Marine Corps Air Station
Located in the midst of Futenma city, Futenma Air Base is said to symbolize Okinawa's base-related issues such as the dangers of aircraft noise pollution and crashes. The US Marine Corps Futenma Air Station occupies a fourth of the total area of Ginowan City, and it is right in the center of the city. Roads, waterworks and sewerage systems have to make a detour to avoid the air station. It is a major obstacle to improving the city's infrastructure. In addition, to avoid inconvenience to US aircraft approaching to the air station, the height of buildings is restricted near the base, and thus redevelopment, which Ginowan City wants to undertake, cannot be carried out.
The base has many support facilities including hangars, communication facilities, maintenance/repair facilities, parts warehouses, offices, a fire station, PX, clubs, bars, health clinics, and MWR facilities. It is well equipped with such facilities as hangars, a communication facility, maintenance and repair facilities, storage facilities, a fire station, and leisure/recreational facilities for US personnel.
Marine Corps Air Station, Futenma began in 1945 as a bomber base. Construction of hangars and barracks began in 1958. The airfield was commissioned as a "Marine Corps Air Facility" in 1960 and became an Air Station in 1976. Located within Ginowan City, Okinawa, the Air Station is home to approximately 4,000 Marines and Sailors. It is capable of supporting most aircraft and serves as the base for Marine Aircraft Group 36, Marine Air Control Group 18, and Marine Wing Support Squadron 172. The Air Station provides support for the III Marine Expeditionary Force and for Marine Corps Base, Camp Butler. Since 15 January 1969 MCAS Futenma serves as a United Nations air facility and a divert base for Air Force and Naval aircraft operating in the vicinity of Okinawa.
More than 3,200 Marines are stationed at Futenma, which covers about 480 hectares and includes a 2,800-meter-long and 46-meter-wide runway. The installation is a critical component of the Marine Corps' forward deployment because it is the home base of the 1st Marine Air Wing. The Wing's primary mission is to participate as the air component of the III Marine Expeditionary Force. The wing's Marine Air Group-36 provides tactical fixed and rotary wing aircraft and flies about 70 aircraft, including CH-46 and CH-53 helicopters and KC-130 aerial refueling airplanes.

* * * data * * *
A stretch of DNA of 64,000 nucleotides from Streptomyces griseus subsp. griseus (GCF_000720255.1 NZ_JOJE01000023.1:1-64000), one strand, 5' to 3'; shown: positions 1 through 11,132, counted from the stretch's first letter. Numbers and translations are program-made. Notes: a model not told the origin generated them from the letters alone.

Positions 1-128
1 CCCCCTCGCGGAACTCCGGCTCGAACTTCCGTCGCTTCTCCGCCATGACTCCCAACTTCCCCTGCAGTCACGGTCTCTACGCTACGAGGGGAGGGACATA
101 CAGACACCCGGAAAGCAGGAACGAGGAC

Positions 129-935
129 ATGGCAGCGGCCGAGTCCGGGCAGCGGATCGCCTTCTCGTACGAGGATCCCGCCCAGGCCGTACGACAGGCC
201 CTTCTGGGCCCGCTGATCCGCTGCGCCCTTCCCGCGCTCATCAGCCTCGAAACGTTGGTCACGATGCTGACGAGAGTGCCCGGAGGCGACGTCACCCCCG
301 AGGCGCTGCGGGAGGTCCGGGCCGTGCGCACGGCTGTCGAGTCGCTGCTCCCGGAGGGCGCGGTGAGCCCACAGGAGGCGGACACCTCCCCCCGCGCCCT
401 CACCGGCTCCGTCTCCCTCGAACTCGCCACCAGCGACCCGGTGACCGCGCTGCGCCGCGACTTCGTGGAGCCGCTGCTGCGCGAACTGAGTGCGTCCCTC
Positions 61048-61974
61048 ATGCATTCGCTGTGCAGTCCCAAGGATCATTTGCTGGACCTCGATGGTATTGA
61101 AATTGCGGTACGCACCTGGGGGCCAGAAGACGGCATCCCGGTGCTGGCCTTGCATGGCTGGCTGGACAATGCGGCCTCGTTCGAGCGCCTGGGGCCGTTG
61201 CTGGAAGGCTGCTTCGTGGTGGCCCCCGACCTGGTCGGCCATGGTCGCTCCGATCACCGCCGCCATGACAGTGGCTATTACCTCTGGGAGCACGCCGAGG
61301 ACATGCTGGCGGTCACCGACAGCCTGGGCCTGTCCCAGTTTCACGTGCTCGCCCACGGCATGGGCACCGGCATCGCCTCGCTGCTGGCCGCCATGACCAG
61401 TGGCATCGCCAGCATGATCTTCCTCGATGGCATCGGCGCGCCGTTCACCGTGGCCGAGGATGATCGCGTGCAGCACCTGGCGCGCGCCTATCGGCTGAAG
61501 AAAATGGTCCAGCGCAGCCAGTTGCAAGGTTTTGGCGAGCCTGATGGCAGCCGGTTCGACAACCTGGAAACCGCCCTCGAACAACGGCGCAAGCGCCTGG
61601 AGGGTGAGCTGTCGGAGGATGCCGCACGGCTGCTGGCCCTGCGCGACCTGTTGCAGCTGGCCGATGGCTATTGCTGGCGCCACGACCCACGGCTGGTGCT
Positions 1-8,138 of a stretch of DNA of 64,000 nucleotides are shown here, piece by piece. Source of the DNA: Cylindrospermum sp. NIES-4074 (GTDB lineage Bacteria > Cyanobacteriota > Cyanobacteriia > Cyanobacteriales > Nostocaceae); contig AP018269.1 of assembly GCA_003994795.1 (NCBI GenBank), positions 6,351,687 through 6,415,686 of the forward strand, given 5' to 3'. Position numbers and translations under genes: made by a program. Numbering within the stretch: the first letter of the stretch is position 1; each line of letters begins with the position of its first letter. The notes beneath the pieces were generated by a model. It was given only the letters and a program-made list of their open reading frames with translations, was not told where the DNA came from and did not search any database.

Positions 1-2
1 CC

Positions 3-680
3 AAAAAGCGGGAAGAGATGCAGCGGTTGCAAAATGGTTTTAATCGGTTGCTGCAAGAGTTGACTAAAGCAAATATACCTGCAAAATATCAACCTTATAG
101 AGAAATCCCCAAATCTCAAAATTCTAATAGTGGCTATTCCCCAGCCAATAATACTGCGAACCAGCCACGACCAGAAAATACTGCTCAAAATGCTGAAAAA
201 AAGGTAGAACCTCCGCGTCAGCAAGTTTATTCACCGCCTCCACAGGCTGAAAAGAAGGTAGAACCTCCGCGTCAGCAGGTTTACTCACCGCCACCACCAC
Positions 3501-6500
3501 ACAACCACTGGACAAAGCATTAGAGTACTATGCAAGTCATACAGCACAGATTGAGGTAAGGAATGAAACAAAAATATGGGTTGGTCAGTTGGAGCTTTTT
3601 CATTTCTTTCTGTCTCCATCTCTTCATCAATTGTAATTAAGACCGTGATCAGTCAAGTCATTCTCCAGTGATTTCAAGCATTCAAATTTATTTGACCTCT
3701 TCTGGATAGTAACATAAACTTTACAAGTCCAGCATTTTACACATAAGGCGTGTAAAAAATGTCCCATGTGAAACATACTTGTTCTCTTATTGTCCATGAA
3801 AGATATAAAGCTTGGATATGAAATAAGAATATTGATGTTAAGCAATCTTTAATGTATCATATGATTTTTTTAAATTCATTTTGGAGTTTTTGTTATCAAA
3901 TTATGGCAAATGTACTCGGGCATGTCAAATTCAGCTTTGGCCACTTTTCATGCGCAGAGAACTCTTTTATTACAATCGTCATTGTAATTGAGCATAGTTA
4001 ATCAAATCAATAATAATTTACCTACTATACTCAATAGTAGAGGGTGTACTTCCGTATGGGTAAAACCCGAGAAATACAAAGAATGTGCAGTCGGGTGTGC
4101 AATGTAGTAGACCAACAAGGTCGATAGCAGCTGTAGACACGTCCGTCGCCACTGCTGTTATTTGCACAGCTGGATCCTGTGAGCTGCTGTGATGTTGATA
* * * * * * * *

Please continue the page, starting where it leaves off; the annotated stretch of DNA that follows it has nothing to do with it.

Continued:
MCAS Futenma's primary mission is to maintain and operate facilities and provide services and materials to support Marine aircraft operations. MCAS Futenma covers 1,188 acres of land and is completely surrounded by the urbanized growth of Ginowan City. The land at MCAS Futenma is leased from about 2,000 private landowners by the government of Japan. About 40 percent of the base is used for runways, taxiways, and aircraft parking. The remaining portions of the base are used for air operations, personnel support facilities, housing, and administrative activities. MCAS Futenma has a runway and parallel taxiway that are 9,000 feet long as well as an aircraft washrack, maintenance facilities, vehicle maintenance facilities, fuel storage facilities, a hazardous waste storage and transfer facility, a control tower, an armory, and other facilities needed to operate a Marine Corps air station.
If the Marine Corps presence is to be maintained with air and ground combat units and logistical support collocated on Okinawa, then MCAS Futenma or a suitable replacement is required to maintain the operational capability of the III Marine Expeditionary Force's air combat element.
In SACO's December 1996 Final Report, it was agreed upon that this facility would be completely returned. With a land area of 4,806,000m^2c, a total of 2,562 land owners are paid a yearly rental fee of 5.793 billion yen.
The new a 2,500-meter runway, which would replace Futenma Marine Corps Air Station, was initially proposed to be built over a reef that is almost 2 miles off the shores of Henoko.
A new Japanese proposal on relocating the heliport functions of the air base was made in October 2005. The heliport would be built partly within Marine Corps Camp Schwab in Nago, Okinawa Prefecture, extending out into the shallow waters. This reflected a modification of Japan's proposal that it be built completely within Camp Schwab. Japan considered a revised version of the Henoko proposal with a shorter, 1,500-meter runway. Critics charged that even the shorter runway off Henoko would cause irreparable damage to the environment.